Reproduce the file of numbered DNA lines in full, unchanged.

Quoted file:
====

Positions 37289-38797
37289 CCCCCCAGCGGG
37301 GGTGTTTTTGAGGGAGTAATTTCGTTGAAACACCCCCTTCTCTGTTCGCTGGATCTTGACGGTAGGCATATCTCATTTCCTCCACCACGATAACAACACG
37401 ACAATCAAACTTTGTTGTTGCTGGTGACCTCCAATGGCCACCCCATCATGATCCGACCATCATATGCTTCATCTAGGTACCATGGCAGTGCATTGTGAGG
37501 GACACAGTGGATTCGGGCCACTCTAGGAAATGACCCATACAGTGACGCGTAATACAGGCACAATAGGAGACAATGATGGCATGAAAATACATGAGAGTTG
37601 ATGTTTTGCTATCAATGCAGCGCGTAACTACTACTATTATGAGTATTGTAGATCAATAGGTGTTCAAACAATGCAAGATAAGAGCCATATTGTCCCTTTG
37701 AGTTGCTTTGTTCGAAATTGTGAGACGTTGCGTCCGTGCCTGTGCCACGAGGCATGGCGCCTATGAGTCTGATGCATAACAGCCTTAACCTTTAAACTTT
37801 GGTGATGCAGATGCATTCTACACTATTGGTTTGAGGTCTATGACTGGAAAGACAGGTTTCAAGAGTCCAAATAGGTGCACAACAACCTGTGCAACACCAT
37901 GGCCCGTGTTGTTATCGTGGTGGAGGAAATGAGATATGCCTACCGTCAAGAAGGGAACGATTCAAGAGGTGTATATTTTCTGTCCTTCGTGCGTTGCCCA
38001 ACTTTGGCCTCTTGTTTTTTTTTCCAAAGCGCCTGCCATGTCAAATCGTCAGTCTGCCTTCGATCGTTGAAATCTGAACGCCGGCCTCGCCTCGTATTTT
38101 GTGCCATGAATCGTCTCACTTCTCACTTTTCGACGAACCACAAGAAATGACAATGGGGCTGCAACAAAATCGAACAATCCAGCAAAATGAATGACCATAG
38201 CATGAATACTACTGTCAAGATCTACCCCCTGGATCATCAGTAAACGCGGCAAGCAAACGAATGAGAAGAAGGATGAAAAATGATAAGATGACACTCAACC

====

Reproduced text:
Positions 37289-38797
37289 CCCCCCAGCGGG
37301 GGTGTTTTTGAGGGAGTAATTTCGTTGAAACACCCCCTTCTCTGTTCGCTGGATCTTGACGGTAGGCATATCTCATTTCCTCCACCACGATAACAACACG
37401 ACAATCAAACTTTGTTGTTGCTGGTGACCTCCAATGGCCACCCCATCATGATCCGACCATCATATGCTTCATCTAGGTACCATGGCAGTGCATTGTGAGG
37501 GACACAGTGGATTCGGGCCACTCTAGGAAATGACCCATACAGTGACGCGTAATACAGGCACAATAGGAGACAATGATGGCATGAAAATACATGAGAGTTG
37601 ATGTTTTGCTATCAATGCAGCGCGTAACTACTACTATTATGAGTATTGTAGATCAATAGGTGTTCAAACAATGCAAGATAAGAGCCATATTGTCCCTTTG
37701 AGTTGCTTTGTTCGAAATTGTGAGACGTTGCGTCCGTGCCTGTGCCACGAGGCATGGCGCCTATGAGTCTGATGCATAACAGCCTTAACCTTTAAACTTT
37801 GGTGATGCAGATGCATTCTACACTATTGGTTTGAGGTCTATGACTGGAAAGACAGGTTTCAAGAGTCCAAATAGGTGCACAACAACCTGTGCAACACCAT
37901 GGCCCGTGTTGTTATCGTGGTGGAGGAAATGAGATATGCCTACCGTCAAGAAGGGAACGATTCAAGAGGTGTATATTTTCTGTCCTTCGTGCGTTGCCCA
38001 ACTTTGGCCTCTTGTTTTTTTTTCCAAAGCGCCTGCCATGTCAAATCGTCAGTCTGCCTTCGATCGTTGAAATCTGAACGCCGGCCTCGCCTCGTATTTT
38101 GTGCCATGAATCGTCTCACTTCTCACTTTTCGACGAACCACAAGAAATGACAATGGGGCTGCAACAAAATCGAACAATCCAGCAAAATGAATGACCATAG
38201 CATGAATACTACTGTCAAGATCTACCCCCTGGATCATCAGTAAACGCGGCAAGCAAACGAATGAGAAGAAGGATGAAAAATGATAAGATGACACTCAACC